What I object to is not so much the size of the state as the reach of the state. I am happy to see any amount spent on education, but I reject the Labour assumption that progress consists in more and more areas of life being managed or supervised by the state. That is why I have written so many columns critical of New Labour annexation of the family, for instance.
Why be spooked by social democrat squawking? The coalition should shrug its shoulders and confess: the charge its enemies lay at its door is broadly correct. This is an ideological government with a plan for a smaller, less centralised and more liberal state.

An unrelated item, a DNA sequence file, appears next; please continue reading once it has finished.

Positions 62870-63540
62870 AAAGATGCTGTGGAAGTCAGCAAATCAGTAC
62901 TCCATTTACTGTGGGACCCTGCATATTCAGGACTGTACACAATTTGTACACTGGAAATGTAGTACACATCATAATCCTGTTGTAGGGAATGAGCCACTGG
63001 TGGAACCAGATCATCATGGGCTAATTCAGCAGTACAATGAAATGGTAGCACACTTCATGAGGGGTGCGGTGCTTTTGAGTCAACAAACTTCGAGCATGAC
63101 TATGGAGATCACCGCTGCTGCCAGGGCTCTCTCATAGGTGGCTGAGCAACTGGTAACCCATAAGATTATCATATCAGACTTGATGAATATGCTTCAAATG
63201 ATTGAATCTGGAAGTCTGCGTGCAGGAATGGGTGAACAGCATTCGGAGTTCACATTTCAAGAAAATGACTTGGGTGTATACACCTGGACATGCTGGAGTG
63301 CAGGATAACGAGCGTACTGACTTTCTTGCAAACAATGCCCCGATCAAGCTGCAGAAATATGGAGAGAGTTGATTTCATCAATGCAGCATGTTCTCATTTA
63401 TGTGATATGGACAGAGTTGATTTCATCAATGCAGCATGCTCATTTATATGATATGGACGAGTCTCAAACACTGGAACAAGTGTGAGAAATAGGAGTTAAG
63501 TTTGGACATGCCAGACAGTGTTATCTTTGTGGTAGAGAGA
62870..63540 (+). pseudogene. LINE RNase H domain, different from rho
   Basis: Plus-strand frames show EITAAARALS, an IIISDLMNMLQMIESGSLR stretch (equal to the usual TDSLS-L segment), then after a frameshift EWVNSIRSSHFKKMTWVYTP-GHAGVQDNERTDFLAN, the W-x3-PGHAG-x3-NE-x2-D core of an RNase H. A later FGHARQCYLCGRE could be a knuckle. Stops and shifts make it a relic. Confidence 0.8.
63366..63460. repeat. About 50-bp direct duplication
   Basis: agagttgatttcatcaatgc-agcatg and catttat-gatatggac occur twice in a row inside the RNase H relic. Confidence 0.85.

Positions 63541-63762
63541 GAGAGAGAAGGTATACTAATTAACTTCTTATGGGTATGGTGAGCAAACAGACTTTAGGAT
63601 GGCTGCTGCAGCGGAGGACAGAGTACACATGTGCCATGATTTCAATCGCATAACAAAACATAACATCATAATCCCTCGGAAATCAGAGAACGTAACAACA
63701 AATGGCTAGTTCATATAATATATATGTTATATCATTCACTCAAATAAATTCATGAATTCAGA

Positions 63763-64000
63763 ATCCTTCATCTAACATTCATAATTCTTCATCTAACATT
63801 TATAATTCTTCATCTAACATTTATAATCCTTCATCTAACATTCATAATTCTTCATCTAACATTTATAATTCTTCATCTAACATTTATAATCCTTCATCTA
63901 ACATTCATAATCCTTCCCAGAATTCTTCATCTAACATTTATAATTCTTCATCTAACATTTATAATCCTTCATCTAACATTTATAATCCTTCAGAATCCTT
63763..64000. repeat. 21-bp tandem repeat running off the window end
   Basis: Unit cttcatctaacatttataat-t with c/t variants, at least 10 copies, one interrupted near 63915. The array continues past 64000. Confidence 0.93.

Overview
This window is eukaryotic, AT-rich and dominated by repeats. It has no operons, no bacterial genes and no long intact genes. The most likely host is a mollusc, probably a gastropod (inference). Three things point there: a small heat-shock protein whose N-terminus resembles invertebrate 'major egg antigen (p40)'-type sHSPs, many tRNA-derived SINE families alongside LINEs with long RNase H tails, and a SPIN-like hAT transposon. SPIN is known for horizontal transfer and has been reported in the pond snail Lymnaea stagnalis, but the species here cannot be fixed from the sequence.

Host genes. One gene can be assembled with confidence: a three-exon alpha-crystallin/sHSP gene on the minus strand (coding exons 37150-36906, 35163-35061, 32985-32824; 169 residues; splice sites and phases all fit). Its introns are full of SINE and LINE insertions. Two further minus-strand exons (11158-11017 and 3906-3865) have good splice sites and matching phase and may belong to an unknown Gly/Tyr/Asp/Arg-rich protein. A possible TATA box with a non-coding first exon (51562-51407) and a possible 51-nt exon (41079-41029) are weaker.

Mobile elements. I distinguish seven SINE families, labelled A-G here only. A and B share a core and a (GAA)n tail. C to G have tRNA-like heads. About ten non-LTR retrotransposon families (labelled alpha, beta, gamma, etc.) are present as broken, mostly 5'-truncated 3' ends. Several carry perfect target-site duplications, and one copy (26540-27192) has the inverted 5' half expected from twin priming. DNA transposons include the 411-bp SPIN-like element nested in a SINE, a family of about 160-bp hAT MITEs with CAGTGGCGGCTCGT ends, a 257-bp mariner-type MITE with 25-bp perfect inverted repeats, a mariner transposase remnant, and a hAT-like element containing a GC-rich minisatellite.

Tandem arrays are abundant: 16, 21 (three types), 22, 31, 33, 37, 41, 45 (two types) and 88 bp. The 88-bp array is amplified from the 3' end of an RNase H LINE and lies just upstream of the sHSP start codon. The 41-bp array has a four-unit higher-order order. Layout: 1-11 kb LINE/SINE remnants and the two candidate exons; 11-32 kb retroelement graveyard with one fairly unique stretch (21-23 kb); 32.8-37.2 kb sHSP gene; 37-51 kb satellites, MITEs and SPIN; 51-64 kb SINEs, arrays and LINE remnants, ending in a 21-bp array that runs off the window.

The left dreads the obvious fact that spending cuts are central to this plan – and they are. The left senses that the government is staging a cultural revolution against social democracy – and it is. The coalition does not want to make mild adjustments to the old order. It intends to smash it.
Glover was on BBC Radio 4's The World Tonight debating the issues he raised with Sunder Katwala from the Fabian Society. Katwala argued that we must maintain the size of the state in order to ensure fairness, but the position is more complicated than he allowed.
As the last 13 years have shown, a growth in the size of the state is not necessarily accompanied by a more equal distribution of wealth.
Anyway, this is the issue that Liberal Democrats should be debating.